A jacket is doing the rounds on social media because of disagreements about its colour. is it blue and white? Is it black and gold? Take a look at the original tweet by Twitter user ZAYNSMIND:
MY JACKET I BOUGHT IS SO CUTE pic.twitter.com/WpD1FXNK89
— mariam🦇 (@ZAYNSMlND) February 24, 2016
To me it’s the most blue and white thing I’ve ever seen. My brain finds it difficult to accept that anyone sees it differently. Sure enough, another image in better lighting reveals its true colours that everyone can agree on.
Here's another picture of it LMAOO pic.twitter.com/3S3pnyLvkk
— mariam🦇 (@ZAYNSMlND) February 26, 2016
What’s amazing is that while both images look identical to me, others are sceptical that they even show the same jacket. Some people claim that the first image is black and gold while the second is blue and white. This difference in how individuals perceive the colour is surprisingly extreme and reminiscent of “the dress” that went viral in February last year. The dress was black and blue and many people saw it as such, but a considerable number saw it as white and gold. A study that asked 1,400 participants how they perceived the dress showed that 57% saw it accurately as black and blue, 30% saw it as white and gold, and 10% claimed to be able to switch between them.
The dress spread through social media because of how emotional some people got about how they perceived the dress. For me it was the whitest white and the goldest gold I’d ever seen so it was difficult to imagine anyone seeing it as black and blue, yet most people did. Why?
To answer the question of why we see different colours when we look at the jacket or dress, we need to address two different questions. The first is why aren’t we all seeing the true colours. The dress really is black and blue. The jacket really is blue and white. Why is it that in unedited photos with no filters we can get it so drastically wrong? The answer to that question seems to lie in context.
When we look at an object outside, our brains have to take into account the surrounding natural sunlight and control for it when judging the object’s colour. What we experience as colour is just different wavelengths of light. When the light from an object hits our eyes, our brains also judge the wavelengths of surrounding light and subtract from it. Morning, noon, dusk, night… colours are changed all the time and we compensate so that we can always identify them. We do the same thing indoors where the lighting is very different. The famous jacket and dress examples don’t provide a lot of context for the type of light being used in the photo. Is it taken in sunlight? Is it artificial light indoors? Our brains don’t have all the information so we have to make some inferences and can get it quite wrong.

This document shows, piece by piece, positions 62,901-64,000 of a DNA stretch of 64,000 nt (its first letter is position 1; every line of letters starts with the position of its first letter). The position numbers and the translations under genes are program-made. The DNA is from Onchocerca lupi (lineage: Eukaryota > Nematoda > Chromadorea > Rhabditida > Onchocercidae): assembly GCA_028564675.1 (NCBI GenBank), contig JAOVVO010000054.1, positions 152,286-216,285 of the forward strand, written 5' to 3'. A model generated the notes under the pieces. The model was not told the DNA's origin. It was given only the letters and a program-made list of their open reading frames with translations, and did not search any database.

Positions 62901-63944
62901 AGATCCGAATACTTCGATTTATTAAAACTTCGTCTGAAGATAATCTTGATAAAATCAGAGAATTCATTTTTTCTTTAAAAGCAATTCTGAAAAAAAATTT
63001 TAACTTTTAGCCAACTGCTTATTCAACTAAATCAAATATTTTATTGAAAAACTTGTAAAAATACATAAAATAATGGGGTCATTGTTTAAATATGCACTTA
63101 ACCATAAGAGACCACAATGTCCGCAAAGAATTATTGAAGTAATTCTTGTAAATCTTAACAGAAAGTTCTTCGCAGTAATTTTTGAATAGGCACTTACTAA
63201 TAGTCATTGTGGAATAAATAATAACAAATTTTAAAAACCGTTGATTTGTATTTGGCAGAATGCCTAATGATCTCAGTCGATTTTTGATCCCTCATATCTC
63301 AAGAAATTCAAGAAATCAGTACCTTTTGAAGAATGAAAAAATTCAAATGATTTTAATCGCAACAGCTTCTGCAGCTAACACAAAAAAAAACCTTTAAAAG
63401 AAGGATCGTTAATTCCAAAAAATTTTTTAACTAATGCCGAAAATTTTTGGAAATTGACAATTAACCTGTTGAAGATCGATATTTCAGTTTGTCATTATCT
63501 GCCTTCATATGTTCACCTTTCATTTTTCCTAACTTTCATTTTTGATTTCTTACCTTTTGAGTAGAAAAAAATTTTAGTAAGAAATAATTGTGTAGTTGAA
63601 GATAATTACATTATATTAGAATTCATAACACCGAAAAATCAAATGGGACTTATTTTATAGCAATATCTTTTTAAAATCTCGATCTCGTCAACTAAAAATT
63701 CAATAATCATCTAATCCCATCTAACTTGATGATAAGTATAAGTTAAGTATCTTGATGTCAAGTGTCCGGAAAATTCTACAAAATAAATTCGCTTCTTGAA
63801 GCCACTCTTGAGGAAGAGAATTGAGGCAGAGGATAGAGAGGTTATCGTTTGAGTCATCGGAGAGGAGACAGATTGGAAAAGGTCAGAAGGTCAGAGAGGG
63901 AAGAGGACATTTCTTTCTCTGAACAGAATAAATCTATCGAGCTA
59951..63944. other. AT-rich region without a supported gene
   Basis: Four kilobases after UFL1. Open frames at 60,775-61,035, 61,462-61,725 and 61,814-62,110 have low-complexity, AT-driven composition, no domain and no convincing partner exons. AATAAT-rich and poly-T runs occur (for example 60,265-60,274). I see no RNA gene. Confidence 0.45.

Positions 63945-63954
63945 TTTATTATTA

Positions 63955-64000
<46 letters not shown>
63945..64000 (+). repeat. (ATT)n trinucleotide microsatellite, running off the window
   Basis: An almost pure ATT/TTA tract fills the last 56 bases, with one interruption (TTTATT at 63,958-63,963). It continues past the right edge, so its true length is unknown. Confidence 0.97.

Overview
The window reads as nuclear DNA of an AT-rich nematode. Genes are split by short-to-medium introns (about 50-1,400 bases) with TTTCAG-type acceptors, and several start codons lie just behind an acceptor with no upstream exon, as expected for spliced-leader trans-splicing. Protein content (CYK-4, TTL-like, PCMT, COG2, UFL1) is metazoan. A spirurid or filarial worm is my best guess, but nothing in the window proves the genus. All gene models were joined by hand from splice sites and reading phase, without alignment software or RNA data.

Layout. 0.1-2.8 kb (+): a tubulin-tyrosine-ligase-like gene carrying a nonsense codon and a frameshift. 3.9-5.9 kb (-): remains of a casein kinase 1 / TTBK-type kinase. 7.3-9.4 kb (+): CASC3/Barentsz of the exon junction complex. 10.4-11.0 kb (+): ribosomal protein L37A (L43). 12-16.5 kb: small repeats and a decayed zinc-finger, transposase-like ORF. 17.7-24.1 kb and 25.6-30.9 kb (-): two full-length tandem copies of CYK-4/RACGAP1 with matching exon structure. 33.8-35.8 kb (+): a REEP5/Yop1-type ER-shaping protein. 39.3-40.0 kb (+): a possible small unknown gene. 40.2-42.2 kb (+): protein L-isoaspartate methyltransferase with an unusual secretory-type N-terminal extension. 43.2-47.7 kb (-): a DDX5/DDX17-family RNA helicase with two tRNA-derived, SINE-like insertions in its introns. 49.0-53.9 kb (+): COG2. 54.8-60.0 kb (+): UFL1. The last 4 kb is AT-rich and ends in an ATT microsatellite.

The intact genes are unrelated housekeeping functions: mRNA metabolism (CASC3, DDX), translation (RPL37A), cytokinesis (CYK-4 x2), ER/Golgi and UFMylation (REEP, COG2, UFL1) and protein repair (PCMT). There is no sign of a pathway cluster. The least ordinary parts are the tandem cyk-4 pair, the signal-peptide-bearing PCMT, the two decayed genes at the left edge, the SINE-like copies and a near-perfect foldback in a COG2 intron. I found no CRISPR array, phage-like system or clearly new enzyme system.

The lack of context in the pictures explains why we can get it wrong but it doesn’t answer the question that’s driving the controversy: why do some of us get it wrong while others don’t? This is a more difficult question but the answer could be very rewarding. The dress and the jacket are of great interest to neuroscientists, particularly those who study colour vision, because never before has there been an example of individual colour differences that is so pronounced. Many optical illusions have been used by researchers in the past but most have the same effect on us all. The dress is different because we can be split into different groups based on how we perceive the dress.
Another study on the dress involved performing MRI scans on participants who were split into two groups reflecting how they saw the dress. All participants reacted in the same way to seeing coloured squares that were either blue, black, gold or white. There’s nothing about the colours themselves that the groups reacted to differently. When shown the dress, however, there were significant differences between both groups.
The people who saw the dress as white and gold had additional activation in areas of the brain often associated with decision-making, selective attention, and image processing. People who saw the dress as black and blue can be happy in the knowledge that they’re right. The people who saw it as white and gold might be interested to know that their brains were working harder.
The work continues and many more studies of the dress are expected to be published this year. We might be sick of seeing the dress by now because of the countless arguments over its colour, but it’s a lot more important than a quirky viral meme. The dress is giving us fresh insights into how the worlds we experience can be quite different due to internal processing within the brain. We all see the same things but we perceive them differently, usually due to our previous experience or biases. Social media has helped bring this useful example to light and the jacket adds to the arsenal. It’s easy to get annoyed that we’re arguing about colours yet again but do take a look and give your opinion, for science!
Main image © Twitter/ZAYNSMIND